Increase your productivity with this handy Kubernetes cheat sheet

10Mar,20 Post Image

We all get it — There are a lot of commands when using Kubernetes, and sometimes things skip your mind. For those pesky days when you just can’t remember how to do a simple thing that you swear you have done a million times, here is nClouds’ handy Kubernetes cheat sheet. Most of these commands will work for Amazon Elastic Container Service for Kubernetes (Amazon EKS). Our engineers use these commands all the time to decrease web search times and improve productivity.

We highly recommend you bookmark this page. Below is the cheat sheet organized by topic.

Setting Up Kubeconfig Creating Objects Viewing, Finding Resources
Updating Resources Patching Resources Editing Resources
Scaling Resources Deleting Resources Interacting with Running Pods
Interacting With Nodes and Clusters Resource Types Ingress Information
Run Shell Command Check Performance View Kubernetes Outputs
Defining Custom Columns for Output Force Delete All Pods Stuck in a Terminating State

Setting Up Kubeconfig:


kubectl config view # Show Merged kubeconfig settings.

# use multiple kubeconfig files at the same time and view merged config
KUBECONFIG=~/.kube/config:~/.kube/kubconfig2 

kubectl config view

# get the password for the e2e user
kubectl config view -o jsonpath='{.users[?(@.name == "e2e")].user.password}'

kubectl config view -o jsonpath='{.users[].name}'    # display the first user
kubectl config view -o jsonpath='{.users[*].name}'   # get a list of users
kubectl config get-contexts                          # display list of contexts 
kubectl config current-context                       # display the current-context
kubectl config use-context my-cluster-name           # set the default context to my-cluster-name

# add a new cluster to your kubeconf that supports basic auth
kubectl config set-credentials kubeuser/foo.kubernetes.com --username=kubeuser --password=kubepassword

# permanently save the namespace for all subsequent kubectl commands in that context.
kubectl config set-context --current --namespace=ggckad-s2

# set a context utilizing a specific username and namespace.
kubectl config set-context gce --user=cluster-admin --namespace=foo \
  && kubectl config use-context gce
 
kubectl config unset users.foo                       # delete user foo

Creating Objects

Kubernetes manifests can be defined in YAML or JSON. The file extensions .yaml, .yml, and .json can be used.


kubectl apply -f ./my-manifest.yaml            # create resource(s)
kubectl apply -f ./my1.yaml -f ./my2.yaml      # create from multiple files
kubectl apply -f ./dir                         # create resource(s) in all manifest files in dir
kubectl apply -f https://git.io/vPieo          # create resource(s) from url
kubectl create deployment nginx --image=nginx  # start a single instance of nginx
kubectl explain pods,svc                       # get the documentation for pod and svc manifests

# Create multiple YAML objects from stdin
cat <<EOF | kubectl apply -f -
apiVersion: v1
kind: Pod
metadata:
  name: busybox-sleep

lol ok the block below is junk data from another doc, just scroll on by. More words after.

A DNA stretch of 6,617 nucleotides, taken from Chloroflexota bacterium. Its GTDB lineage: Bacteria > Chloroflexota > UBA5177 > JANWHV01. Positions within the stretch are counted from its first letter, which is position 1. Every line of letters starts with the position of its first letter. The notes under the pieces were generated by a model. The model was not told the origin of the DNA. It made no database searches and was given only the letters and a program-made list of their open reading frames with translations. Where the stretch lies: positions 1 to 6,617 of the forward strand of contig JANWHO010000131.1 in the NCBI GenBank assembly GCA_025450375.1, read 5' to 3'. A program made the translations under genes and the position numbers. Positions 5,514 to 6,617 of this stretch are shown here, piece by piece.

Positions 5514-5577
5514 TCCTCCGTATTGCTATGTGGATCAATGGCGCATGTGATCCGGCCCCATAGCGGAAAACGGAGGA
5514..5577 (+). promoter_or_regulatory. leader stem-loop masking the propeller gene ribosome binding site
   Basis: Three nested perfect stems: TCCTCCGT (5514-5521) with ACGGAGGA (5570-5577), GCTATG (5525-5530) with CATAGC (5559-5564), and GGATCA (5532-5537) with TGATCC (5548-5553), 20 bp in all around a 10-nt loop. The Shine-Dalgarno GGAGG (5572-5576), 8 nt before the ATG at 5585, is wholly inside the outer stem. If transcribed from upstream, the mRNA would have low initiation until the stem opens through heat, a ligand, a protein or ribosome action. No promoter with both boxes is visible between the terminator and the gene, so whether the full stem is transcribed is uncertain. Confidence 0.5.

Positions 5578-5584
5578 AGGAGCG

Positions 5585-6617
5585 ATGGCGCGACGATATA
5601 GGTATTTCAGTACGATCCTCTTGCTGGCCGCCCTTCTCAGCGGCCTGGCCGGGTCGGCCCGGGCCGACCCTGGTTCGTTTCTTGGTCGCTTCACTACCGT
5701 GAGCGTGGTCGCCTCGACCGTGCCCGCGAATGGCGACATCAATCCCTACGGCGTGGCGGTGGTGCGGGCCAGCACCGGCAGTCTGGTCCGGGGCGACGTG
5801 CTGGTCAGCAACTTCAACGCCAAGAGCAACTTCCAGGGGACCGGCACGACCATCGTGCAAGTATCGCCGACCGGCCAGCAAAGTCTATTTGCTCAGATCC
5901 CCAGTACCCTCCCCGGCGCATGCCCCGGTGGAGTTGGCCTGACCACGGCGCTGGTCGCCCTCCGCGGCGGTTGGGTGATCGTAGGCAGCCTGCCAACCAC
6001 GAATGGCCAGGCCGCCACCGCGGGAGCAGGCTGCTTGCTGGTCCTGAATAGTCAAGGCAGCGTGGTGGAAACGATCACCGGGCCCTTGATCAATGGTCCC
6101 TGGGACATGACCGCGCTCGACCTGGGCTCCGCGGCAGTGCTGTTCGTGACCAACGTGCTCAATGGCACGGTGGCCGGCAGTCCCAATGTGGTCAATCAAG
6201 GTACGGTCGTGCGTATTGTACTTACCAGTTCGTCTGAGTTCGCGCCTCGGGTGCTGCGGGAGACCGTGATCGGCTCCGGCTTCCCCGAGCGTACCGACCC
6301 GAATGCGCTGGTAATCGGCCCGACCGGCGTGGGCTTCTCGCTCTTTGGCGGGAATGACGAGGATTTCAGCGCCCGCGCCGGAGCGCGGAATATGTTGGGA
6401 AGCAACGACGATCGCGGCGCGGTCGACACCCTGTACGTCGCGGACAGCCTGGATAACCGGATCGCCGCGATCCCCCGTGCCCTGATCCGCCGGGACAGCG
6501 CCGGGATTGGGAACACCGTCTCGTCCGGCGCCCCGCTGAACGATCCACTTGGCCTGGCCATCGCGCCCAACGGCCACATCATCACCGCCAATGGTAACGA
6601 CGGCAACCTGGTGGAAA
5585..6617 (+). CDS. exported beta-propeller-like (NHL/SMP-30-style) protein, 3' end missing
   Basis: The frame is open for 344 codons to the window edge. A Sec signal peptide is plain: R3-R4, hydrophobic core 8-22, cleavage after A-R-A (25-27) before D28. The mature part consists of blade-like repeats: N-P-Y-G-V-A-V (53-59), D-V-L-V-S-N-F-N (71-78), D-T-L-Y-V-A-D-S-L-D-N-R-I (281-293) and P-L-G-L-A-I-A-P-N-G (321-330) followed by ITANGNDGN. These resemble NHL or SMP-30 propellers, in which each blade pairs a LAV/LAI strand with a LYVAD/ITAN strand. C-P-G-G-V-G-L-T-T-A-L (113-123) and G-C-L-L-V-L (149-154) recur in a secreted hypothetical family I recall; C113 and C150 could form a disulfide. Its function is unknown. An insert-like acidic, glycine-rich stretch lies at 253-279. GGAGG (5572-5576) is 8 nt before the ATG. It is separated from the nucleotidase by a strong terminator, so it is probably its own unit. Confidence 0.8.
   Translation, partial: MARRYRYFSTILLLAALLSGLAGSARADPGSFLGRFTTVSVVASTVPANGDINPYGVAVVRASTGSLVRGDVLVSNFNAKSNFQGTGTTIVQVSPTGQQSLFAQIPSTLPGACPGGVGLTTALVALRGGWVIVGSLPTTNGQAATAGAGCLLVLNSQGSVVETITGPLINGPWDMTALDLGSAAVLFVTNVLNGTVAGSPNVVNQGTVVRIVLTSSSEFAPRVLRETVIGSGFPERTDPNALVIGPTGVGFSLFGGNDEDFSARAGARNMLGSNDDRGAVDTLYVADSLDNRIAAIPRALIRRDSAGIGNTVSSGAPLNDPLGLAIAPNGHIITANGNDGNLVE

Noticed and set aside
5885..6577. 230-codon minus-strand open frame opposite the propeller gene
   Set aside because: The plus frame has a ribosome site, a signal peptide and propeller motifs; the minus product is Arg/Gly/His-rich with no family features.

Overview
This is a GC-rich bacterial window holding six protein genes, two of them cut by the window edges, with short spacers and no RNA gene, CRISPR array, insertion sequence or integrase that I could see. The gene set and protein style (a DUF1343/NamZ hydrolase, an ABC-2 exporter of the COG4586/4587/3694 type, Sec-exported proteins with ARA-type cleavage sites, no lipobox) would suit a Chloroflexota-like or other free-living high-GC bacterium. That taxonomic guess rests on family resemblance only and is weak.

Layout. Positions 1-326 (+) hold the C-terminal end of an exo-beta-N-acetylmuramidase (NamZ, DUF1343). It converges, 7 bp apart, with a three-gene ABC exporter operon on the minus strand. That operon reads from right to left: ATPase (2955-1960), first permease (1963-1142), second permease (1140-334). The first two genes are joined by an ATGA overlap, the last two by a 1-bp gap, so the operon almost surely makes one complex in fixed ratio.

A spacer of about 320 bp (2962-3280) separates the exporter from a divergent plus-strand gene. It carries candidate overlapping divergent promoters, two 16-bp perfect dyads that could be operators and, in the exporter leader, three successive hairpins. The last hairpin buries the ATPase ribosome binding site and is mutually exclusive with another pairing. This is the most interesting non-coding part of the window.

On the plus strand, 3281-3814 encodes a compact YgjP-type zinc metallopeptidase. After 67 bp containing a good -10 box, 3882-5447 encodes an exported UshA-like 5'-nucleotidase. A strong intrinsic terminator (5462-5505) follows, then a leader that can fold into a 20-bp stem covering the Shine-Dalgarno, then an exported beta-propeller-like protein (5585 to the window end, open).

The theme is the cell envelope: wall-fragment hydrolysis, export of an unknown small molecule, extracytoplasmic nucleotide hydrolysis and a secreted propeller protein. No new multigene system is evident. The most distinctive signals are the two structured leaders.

spec:
  containers:
  - name: busybox
    image: busybox
    args:
    - sleep
    - "1000000"
---
apiVersion: v1
kind: Pod
metadata:
  name: busybox-sleep-less
spec:
  containers:
  - name: busybox
    image: busybox
    args:
    - sleep
    - "1000"
EOF

# Create a secret with several keys
cat << EOF | kubectl apply -f -
apiVersion: v1
kind: Secret
metadata:
  name: mysecret
type: Opaque
data:
  password: $(echo -n "s33msi4" | base64 -w0)
  username: $(echo -n "jane" | base64 -w0)
EOF

Viewing, Finding Resources


# Get commands with basic output
kubectl get services                          # List all services in the namespace
kubectl get pods --all-namespaces             # List all pods in all namespaces
kubectl get pods -o wide                      # List all pods in the current namespace, with more details
kubectl get deployment my-dep                 # List a particular deployment
kubectl get pods                              # List all pods in the namespace
kubectl get pod my-pod -o yaml                # Get a pod's YAML
kubectl get pod my-pod -o yaml --export       # Get a pod's YAML without cluster specific information

# Describe commands with verbose output
kubectl describe nodes my-node
kubectl describe pods my-pod

# List Services Sorted by Name
kubectl get services --sort-by=.metadata.name

# List pods Sorted by Restart Count
kubectl get pods --sort-by='.status.containerStatuses[0].restartCount'

# List PersistentVolumes sorted by capacity
kubectl get pv --sort-by=.spec.capacity.storage

# Get the version label of all pods with label app=cassandra
kubectl get pods --selector=app=cassandra -o \
  jsonpath='{.items[*].metadata.labels.version}'

# Get all worker nodes (use a selector to exclude results that have a label
# named 'node-role.kubernetes.io/master')
kubectl get node --selector='!node-role.kubernetes.io/master'

# Get all running pods in the namespace
kubectl get pods --field-selector=status.phase=Running

# Get ExternalIPs of all nodes
kubectl get nodes -o jsonpath='{.items[*].status.addresses[?(@.type=="ExternalIP")].address}'

# List Names of Pods that belong to Particular RC
# "jq" command useful for transformations that are too complex for jsonpath, it can be found at https://stedolan.github.io/jq/
sel=${$(kubectl get rc my-rc --output=json | jq -j '.spec.selector | to_entries | .[] | "\(.key)=\(.value),"')%?}